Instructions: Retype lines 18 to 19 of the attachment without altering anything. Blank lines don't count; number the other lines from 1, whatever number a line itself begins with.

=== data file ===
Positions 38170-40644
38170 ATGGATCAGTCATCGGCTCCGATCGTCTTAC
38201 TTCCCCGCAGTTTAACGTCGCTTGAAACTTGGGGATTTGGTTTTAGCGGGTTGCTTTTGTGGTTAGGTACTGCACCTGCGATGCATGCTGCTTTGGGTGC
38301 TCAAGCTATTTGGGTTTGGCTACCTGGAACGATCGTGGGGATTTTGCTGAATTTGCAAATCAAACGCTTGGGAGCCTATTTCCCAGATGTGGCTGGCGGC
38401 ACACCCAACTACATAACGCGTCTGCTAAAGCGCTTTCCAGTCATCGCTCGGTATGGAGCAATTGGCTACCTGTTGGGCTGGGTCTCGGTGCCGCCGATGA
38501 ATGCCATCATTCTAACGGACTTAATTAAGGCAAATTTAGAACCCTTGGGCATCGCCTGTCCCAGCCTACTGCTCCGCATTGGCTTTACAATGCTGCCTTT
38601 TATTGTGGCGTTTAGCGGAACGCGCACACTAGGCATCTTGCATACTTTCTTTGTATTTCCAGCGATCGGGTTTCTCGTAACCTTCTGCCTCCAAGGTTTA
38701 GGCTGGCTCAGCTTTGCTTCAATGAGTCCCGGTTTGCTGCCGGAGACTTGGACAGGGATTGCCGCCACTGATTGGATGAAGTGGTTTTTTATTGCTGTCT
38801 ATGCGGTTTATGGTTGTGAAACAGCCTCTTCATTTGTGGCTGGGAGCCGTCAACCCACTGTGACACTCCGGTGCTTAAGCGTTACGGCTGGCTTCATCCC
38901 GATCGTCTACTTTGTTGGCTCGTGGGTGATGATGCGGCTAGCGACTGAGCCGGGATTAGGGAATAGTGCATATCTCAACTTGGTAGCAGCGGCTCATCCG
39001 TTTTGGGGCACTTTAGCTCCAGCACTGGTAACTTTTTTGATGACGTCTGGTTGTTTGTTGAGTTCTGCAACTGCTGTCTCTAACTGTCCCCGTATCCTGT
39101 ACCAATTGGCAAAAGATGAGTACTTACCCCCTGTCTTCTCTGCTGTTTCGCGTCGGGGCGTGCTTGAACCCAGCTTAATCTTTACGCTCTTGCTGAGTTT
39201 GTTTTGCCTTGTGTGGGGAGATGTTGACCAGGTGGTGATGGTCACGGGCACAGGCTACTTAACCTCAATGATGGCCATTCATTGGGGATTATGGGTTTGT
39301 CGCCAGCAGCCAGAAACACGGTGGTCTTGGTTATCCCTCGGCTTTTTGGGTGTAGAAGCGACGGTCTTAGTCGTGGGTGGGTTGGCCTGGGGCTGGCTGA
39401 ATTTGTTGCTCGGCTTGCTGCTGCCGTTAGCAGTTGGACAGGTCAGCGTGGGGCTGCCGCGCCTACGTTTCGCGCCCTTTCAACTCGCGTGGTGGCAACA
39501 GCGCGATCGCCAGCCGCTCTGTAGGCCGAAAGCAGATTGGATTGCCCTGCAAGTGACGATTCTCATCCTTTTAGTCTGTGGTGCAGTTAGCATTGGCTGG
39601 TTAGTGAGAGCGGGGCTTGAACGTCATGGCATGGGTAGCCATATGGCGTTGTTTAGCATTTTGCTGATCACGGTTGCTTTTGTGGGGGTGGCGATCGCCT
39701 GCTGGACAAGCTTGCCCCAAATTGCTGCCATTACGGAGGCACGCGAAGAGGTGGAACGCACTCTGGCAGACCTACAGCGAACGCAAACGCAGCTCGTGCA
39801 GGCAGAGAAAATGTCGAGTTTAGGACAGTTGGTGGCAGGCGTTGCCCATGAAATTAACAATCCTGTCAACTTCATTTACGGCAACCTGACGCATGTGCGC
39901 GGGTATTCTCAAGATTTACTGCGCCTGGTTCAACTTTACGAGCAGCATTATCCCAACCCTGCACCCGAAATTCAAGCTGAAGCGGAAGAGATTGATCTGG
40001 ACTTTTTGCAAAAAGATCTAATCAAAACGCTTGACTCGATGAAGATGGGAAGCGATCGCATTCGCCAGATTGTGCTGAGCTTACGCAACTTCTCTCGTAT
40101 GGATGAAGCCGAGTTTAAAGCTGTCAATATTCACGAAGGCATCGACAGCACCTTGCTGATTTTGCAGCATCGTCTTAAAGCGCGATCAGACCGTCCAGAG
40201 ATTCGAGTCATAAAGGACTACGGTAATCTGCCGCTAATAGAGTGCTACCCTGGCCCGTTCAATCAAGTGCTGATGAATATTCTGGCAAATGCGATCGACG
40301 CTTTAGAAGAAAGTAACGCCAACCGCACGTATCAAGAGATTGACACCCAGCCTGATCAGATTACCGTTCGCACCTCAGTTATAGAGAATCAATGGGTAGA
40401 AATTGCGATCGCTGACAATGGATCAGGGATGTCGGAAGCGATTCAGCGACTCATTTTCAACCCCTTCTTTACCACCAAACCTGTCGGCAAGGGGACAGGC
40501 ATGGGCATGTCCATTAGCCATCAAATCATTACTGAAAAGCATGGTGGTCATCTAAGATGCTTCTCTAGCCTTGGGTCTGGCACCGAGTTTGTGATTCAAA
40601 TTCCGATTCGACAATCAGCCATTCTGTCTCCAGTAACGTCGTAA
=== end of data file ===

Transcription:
39701 GCTGGACAAGCTTGCCCCAAATTGCTGCCATTACGGAGGCACGCGAAGAGGTGGAACGCACTCTGGCAGACCTACAGCGAACGCAAACGCAGCTCGTGCA
39801 GGCAGAGAAAATGTCGAGTTTAGGACAGTTGGTGGCAGGCGTTGCCCATGAAATTAACAATCCTGTCAACTTCATTTACGGCAACCTGACGCATGTGCGC